ALBANY, N.Y. (CBSNewYork) - Kathy Hochul has made history, and is inspiring hope.
As CBS2's Jessica Layton reports, from the folks in line for lunch at the downtown food truck, to the legislators on the third floor of the Capitol building, there's a renewed sense of confidence in state government Tuesday.
"Well, I think it's great a woman has become governor," one person said.
"I think she's got her own stance, her own thoughts, her own agenda," said another.
"This is probably the happiest time for me to be in the minority," said Assembly Speaker Carl Heastie.
Heastie is talking about being the only man in the legislative leaders meeting with the state's first female governor and Senate Majority Leader Andrea Stewart-Cousins.
"Good to see all of you, hope everybody's vaccinated," Stewart-Cousins said.
With that, she kicked off her her speech after the leaders meeting. It's symbolic of the administration's priority to beat the pandemic. But given the epidemic of scandal and a toxic culture at the Capitol, Layton asked her how it felt to wake up to a new political era.
WATCH: Ceremonial Swearing In Of Gov. Kathy Hochul
"It feels good. It absolutely feels good," Stewart-Cousins said. "It's a collaborative tone. It's a sense of whatever has to be done, we will do in order to make the lives of New Yorkers better. We all are here for that."
"The most urgent, pressing is the COVID. Unless we can really manage to get people vaccinated, get them ready to have their boosters — the return to our children to school and how we make sure people are able to keep safe," Stewart-Cousins said.
"To help people through COVID - those remain our priorities. To make sure people can stay in their homes, to make sure businesses get the assistance, homeowners get the assistance," Heastie said. "In a couple weeks our young people are gonna be going back to school — we need to make sure they're safe."
The confidence in Hochul to change the tone is coming from both sides of the aisle.
"She just strikes me as a very genuine person," said Assemblyman Mary Beth Walsh (R-Saratoga).
Walsh says she went up to the second floor of the Capitol Tuesday to drop off a congratulations note to the new woman in charge.
"Because I think that's important and I just wanted her to get it from me," Walsh said.
Do you think it'll be easier to work with her aisle than Governor Cuomo?" Layton asked.
"I don't think there was any working across the aisle with Governor Cuomo," Walsh said.
In perhaps another positive sign, Hochul has already reached out to a number of Republicans. Assembly Republican Leader Will Barclay says she called him last week, and now they have got to get beyond the distractions of the Cuomo downfall.
"I did like what governor Hochul said about being faith back to New Yorkers and to government that's probably her number one priority and I support her in doing that," Barclay said.
"I was the fist woman mayor in Albany and I'll tell you it wasn't something that was front of mind. And I think we as women leaders want to be judged by the results that we bring to the table but I've also learned being that first is important it's important to young women, important to send a message," said Albany Mayor Kathy Sheehan. "So having that first woman governor is a milestone."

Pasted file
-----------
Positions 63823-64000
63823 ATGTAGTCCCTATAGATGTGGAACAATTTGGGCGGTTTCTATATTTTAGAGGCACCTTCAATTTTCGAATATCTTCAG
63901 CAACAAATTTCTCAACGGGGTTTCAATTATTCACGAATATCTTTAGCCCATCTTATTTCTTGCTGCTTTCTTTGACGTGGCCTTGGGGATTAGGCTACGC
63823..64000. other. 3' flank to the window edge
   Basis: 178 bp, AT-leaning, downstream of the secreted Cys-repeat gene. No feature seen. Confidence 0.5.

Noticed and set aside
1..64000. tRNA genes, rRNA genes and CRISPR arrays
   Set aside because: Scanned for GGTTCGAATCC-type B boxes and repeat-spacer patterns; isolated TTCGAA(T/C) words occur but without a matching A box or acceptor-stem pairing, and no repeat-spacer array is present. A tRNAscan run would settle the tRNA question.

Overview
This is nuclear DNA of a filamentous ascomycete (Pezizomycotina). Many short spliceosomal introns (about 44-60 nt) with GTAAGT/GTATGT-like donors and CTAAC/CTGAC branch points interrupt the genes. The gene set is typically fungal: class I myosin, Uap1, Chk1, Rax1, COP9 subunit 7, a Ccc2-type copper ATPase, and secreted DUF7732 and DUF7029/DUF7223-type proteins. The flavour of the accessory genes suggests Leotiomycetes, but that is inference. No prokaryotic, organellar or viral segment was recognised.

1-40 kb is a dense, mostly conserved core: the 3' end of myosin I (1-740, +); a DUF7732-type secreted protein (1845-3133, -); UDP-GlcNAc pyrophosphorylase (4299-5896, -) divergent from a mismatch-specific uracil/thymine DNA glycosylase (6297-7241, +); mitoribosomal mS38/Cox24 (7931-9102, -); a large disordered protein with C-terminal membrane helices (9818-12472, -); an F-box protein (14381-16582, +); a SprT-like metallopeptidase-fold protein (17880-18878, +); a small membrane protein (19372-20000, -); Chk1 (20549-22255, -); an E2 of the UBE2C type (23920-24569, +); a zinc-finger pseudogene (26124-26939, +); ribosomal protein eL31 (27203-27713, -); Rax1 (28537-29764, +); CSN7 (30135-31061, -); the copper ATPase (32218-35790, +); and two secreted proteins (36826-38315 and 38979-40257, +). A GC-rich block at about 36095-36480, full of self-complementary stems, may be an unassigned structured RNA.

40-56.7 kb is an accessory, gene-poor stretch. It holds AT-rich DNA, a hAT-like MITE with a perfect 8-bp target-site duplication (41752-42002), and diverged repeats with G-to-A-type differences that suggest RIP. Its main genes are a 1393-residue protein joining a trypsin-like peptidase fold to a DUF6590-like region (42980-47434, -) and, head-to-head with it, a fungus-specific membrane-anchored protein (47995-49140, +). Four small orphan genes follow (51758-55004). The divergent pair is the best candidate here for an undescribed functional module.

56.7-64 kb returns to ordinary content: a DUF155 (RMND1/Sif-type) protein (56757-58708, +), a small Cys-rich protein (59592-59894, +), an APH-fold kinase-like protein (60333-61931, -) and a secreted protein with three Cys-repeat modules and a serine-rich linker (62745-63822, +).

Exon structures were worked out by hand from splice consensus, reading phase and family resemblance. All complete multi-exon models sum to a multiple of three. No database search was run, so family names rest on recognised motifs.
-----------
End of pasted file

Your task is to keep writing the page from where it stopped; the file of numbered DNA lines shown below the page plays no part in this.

Sheehan said she and some other leaders got on a Zoom last night to toast the new governor.
Lawmakers told Layton as Hochul is concerned, it's clear she has a real urge to hit the ground running and get to work after so many distractions in recent months.
Nobody is more hopeful for success than the new governor herself. Before this morning's ceremonies, Layton saw Hochul leaving her hotel last night, hand in hand with her husband, as the then-lieutenant governor, at around 11:30 p.m. Monday, to head to the capitol for her private swearing in. Layton asked her how she will remember this moment. Hochul said it was very special.
The official private swearing in was quick. Her husband Bill held the Bible as she took the oath with her immediate family watching. She was back to the hotel by 12:45 a.m. as the first female governor in the state's history, a responsibility that she's approaching humbly.
"I feel the weight of responsibility on my shoulders and I will tell New Yorkers I'm up for the task and I'm really proud to serve as their governor and I won't let them down," Hochul said.
"What were you thinking about as you took the oath?" Layton asked.
"I thought about all the women who came before me. Including my mother, who was not there, but a lot of women through history, and I felt they passed the torch to me," Hochul said.
Hochul's mother has passed away, but her father was at the swearing in, and it was a very sweet moment when he walked into the Red Room. The whole room, probably 100 reporters and photographers, just stopped and took it in, Layton reported.
There was a funny moment while everyone was waiting for Hochul to walk in Tuesday morning. The cell phone alarm of one of her guests went off exactly at 10 a.m. Everyone sort of chuckled, and someone said "It's time."
The time has come for new leadership.
Jessica Layton contributed to this report.
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